A toroid is a solid shape generated by rotating a plane geometric shape around an axis outside the shape's area. A toroid is a type of solid of revolution with the apperence of a hollow circular ring or a doughnut-shaped solid.

A surface of revolution is created by revolving a plane curve about a straight line that lies in the same plane, the axis of rotation. In the case of a toroid, the plane curve must be a closed shape, and the axis of rotation cannot intersect the perimeter.

This type of three-dimensional solids is also known by the name of annular surface.

Toroids are frequently used in the field of electricity. For example, passing an electrical current through an electrical cable wound in a toroidal shape creates a field generated by a magnetic flux. This magnetic field is used in applications such as electric motors.

## What Is a Torus?

A torus is a particular case of a toroid in which the geometric shape in rotation and the trajectory are circles. Thus, a torus is a surface of revolution obtained by rotating the generating circle around an axis that lies in the plane of this circle and does not intersect it.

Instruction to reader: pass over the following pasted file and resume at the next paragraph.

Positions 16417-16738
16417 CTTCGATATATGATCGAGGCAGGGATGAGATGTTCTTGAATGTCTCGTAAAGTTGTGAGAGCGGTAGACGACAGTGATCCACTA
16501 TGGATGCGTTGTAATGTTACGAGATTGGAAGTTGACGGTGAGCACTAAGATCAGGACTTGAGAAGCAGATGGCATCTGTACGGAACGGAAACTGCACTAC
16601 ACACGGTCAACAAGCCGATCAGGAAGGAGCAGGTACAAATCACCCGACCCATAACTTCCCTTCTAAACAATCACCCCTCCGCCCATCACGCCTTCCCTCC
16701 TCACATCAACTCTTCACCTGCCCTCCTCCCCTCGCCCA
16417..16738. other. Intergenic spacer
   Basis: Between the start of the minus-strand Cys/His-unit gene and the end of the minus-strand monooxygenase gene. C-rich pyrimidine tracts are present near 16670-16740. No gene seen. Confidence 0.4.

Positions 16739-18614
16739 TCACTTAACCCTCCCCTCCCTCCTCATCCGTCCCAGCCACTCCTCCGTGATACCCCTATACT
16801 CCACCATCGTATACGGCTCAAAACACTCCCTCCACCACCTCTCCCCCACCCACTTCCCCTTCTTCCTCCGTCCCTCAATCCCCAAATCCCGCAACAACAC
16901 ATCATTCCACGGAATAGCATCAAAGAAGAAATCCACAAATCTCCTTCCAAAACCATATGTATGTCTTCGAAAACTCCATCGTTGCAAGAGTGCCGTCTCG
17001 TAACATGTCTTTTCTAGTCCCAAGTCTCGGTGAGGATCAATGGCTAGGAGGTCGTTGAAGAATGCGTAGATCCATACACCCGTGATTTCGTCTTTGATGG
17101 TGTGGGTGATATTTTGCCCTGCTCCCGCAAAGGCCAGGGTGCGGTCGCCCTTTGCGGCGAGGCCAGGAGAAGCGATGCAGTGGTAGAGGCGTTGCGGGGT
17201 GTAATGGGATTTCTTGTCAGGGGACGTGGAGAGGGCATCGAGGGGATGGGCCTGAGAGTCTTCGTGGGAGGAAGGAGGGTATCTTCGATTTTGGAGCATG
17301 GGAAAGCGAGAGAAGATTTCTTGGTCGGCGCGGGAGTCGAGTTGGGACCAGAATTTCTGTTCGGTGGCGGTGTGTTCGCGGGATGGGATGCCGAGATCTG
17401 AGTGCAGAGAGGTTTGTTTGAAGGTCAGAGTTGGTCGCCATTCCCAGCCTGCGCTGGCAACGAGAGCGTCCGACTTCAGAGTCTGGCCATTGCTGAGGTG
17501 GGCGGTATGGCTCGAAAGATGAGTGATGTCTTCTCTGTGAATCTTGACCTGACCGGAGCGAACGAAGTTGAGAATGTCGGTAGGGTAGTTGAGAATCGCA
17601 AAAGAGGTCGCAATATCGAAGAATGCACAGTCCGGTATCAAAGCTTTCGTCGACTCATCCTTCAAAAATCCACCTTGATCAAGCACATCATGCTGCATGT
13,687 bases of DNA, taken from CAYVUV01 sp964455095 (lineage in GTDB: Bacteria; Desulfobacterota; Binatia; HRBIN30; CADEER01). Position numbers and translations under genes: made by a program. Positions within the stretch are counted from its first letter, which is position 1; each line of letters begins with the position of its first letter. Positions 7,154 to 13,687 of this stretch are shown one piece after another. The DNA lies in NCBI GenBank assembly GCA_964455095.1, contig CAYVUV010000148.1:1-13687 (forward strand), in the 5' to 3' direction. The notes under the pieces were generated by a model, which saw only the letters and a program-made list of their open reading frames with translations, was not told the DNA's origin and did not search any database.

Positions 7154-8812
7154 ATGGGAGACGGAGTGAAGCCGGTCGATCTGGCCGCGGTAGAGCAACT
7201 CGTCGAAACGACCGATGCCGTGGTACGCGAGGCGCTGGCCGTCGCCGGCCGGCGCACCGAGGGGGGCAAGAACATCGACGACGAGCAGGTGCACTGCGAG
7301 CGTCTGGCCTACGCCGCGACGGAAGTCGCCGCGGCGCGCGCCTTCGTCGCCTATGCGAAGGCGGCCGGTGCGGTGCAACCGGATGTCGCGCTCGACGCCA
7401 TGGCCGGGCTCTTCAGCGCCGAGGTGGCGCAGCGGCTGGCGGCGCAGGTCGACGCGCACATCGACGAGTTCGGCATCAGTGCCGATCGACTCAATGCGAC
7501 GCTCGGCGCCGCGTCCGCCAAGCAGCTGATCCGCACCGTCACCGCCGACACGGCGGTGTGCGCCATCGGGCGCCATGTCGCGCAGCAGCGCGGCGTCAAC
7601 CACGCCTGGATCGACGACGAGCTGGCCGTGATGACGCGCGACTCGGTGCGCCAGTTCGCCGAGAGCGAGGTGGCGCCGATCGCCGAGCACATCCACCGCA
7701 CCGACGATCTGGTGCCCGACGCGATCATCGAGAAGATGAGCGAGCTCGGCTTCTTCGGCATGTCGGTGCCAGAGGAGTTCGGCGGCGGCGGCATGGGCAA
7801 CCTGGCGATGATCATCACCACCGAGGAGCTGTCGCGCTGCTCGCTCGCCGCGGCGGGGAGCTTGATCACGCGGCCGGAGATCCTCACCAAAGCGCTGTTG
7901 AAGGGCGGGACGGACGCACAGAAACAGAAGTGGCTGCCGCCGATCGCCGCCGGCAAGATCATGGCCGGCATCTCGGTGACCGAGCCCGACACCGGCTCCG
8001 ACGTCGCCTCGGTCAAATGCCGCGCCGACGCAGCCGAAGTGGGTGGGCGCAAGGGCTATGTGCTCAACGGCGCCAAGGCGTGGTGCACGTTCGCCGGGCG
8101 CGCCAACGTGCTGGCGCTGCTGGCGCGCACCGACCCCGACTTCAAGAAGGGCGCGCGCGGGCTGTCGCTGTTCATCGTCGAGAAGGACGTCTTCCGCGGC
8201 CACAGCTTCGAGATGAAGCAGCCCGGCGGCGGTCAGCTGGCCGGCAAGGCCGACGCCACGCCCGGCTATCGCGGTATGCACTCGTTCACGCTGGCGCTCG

## Characteristics of a Toroid: Surface and Volume

We can specify a torus by the radius of the circle of revolution R, the distance from the center of the rotated shape to the axis of revolution.

If the surfaces of revolution of a toroid are symmetric, we can calculate the surface and the volume.

### Calculate the Area and Volume of a Square Toroid

The following formulas are used to find the volume (V) and the surface area (S) of a toroid with a square section, and R is the radius of revolution.

V= 2πRA

S = 2πRP

Where:

R is the radius of revolution (from the center of the square to the axis of rotation)

A is the area of the cross-section.

P is the perimeter of the square.

### Calculate the Area and Volume of a Torus

To calculate the volume (V) and the surface area (S) of a circular toroid with a circumference of radius r, we will use the following formulas:

are given by the following equations, where r is the radius of the circular section and R is the radius of the general shape.

V=2π^{2}r^{2}R

S=4π^{2}rR

Where:

R is the radius of revolution (from the center of the circle to the axis of rotation)

r is the radius of the circumference.